Once he cast your fish, all non-linear fins are cast separately. All of them have flashing along their edges. The supplier will sell it to you just like that and be very happy. Yet the taxidermist don't want to deal with all that dust and filling cast voids or attaching the non-linear fins seamlessly. So the taxidermist orders a "ready to paint" repro wit a 10-20% markup. Say the taxidermists workload is busted or he's just " not into fish." He orders a "customer ready" at an additional 25%+ mark up.
    Now in my shop, I could mount a deer on a form from start to finish awaiting for it to dry. I charged $550 over 3 years ago. If i got your 20 inch bass, I cut flashing, sanded, shaped, attached fins and then repaired/attached with epoxy putty. When it cured, I primed the form and the used 22 different colored paints to make that repro looked like it just came out of your live well. I spent 12 hours charging you $15 an inch. I could have cleared $1200 on deer after supplies. As it was, I settled for making $100 after supplies on a fish you didn't catch and a mount i didn't do. If you think you were dumb in paying me such an inflated price, think how dumb I am to have made $100 when I could have made 12 times that?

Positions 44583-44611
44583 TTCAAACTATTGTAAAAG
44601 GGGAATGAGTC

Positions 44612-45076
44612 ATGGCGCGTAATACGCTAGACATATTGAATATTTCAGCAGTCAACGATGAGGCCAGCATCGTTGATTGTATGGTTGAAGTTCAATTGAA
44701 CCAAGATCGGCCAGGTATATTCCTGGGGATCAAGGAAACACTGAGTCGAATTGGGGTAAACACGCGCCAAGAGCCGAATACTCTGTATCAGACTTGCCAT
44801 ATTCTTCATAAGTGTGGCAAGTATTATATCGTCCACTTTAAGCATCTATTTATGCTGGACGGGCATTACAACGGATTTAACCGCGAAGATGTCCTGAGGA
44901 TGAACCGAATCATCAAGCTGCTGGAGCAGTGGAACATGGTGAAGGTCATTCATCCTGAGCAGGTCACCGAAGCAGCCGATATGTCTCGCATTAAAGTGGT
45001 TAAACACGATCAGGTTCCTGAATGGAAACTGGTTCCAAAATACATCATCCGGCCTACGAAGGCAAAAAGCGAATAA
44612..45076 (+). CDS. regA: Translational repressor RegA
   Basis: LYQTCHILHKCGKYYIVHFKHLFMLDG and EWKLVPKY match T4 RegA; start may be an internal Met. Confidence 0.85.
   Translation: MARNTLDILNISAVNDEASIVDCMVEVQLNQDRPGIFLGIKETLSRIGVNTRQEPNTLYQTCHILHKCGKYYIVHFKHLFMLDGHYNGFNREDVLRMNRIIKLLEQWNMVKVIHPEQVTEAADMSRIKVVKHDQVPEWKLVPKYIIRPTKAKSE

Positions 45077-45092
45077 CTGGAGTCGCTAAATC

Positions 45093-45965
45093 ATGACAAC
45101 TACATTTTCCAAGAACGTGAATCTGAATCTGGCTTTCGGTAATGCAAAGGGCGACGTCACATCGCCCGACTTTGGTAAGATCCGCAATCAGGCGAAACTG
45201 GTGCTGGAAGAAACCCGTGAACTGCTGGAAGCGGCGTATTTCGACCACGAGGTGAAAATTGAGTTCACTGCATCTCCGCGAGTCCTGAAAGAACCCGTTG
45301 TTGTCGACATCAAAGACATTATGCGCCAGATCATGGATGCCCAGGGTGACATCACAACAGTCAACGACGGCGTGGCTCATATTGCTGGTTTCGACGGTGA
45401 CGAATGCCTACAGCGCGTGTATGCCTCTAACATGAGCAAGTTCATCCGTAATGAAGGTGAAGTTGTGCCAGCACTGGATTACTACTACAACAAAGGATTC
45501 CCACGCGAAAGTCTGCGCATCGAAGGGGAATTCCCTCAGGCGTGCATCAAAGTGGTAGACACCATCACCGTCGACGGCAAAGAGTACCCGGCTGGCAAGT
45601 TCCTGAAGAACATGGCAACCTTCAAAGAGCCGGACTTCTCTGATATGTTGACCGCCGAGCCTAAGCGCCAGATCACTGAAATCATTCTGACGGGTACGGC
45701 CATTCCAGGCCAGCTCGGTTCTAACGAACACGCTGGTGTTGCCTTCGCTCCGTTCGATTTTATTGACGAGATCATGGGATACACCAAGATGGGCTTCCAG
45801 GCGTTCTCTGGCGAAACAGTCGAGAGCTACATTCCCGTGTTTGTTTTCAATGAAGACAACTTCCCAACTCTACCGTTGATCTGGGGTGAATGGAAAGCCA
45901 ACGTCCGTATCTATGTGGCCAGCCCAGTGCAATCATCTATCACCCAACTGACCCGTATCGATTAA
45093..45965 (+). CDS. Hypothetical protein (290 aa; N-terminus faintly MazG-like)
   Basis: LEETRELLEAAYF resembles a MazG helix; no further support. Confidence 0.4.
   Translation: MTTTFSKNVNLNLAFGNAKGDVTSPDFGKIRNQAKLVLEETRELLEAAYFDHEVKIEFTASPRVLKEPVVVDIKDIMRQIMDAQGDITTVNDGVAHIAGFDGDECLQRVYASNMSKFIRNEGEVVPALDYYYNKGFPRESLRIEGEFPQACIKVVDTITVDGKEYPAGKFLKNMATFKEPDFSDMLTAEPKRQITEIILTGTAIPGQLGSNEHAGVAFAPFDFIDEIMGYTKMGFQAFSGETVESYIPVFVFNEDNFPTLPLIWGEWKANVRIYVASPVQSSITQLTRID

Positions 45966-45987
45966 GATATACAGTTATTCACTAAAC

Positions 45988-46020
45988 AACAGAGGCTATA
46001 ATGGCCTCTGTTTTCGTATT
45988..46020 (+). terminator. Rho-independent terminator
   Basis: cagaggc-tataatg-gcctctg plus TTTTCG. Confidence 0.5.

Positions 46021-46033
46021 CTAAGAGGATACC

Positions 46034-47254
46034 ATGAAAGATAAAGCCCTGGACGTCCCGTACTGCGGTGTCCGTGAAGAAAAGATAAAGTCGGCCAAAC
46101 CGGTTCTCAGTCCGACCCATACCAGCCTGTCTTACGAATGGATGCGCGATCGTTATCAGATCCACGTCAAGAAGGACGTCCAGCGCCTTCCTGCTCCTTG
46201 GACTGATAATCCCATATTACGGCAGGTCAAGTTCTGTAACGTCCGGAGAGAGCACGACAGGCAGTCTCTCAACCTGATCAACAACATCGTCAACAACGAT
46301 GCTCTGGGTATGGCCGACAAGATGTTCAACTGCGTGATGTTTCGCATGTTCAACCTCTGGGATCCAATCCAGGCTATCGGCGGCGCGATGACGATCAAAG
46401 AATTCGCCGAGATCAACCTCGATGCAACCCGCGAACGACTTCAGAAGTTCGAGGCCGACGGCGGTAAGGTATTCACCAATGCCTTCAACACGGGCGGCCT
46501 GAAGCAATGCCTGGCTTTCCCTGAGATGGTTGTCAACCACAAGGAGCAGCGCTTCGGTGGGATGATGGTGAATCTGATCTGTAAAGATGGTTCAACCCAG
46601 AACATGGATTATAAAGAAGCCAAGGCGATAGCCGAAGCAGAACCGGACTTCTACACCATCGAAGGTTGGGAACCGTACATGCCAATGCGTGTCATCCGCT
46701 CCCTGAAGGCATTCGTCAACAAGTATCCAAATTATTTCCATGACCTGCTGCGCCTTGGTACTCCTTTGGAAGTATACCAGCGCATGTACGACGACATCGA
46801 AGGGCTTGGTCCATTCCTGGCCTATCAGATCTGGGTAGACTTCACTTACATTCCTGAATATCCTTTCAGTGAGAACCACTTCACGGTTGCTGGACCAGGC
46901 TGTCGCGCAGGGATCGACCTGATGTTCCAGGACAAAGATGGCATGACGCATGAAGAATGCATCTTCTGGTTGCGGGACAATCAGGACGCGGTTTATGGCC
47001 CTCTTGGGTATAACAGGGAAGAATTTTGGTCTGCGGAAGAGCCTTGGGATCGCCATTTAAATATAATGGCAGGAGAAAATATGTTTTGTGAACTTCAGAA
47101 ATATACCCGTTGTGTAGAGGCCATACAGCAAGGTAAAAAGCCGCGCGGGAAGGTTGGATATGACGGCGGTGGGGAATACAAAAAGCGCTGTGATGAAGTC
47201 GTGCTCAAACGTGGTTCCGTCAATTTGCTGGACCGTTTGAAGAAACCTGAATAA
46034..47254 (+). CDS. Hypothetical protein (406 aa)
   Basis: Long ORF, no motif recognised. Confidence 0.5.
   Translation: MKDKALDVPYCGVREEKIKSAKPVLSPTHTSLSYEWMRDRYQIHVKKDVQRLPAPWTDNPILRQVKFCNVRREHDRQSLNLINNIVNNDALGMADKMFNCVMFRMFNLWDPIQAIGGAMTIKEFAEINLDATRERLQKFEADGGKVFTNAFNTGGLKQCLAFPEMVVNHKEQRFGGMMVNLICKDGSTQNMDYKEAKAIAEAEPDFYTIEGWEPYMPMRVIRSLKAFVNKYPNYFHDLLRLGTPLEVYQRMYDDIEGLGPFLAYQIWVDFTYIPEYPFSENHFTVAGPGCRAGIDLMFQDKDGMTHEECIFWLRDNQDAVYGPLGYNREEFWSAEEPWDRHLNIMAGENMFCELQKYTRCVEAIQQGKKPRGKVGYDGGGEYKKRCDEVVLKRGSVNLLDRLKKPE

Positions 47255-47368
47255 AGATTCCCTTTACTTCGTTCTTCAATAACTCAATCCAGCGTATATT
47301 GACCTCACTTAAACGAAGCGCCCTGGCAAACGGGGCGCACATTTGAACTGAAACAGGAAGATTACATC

Last edited: Jan 21, 2021
    D.Price, JL, Wally Gator and 6 others like this.
  6. JD Lake

    JD Lake New Member

    Well said, George. Thanks.
    JL and msestak like this.
  7. JD Lake

    JD Lake New Member

    Also, for #1 other than the fact that releasing the fish allows it to survive for someone else to catch, what if the person is hesitant to get a reproduction instead of a skin mount because they've always thought of a skin mount as being the "real deal" and a reproduction just being a fake painted blank. What is your sales pitch to convince them to go for the reproduction?
  8. 3bears

    3bears Well-Known Member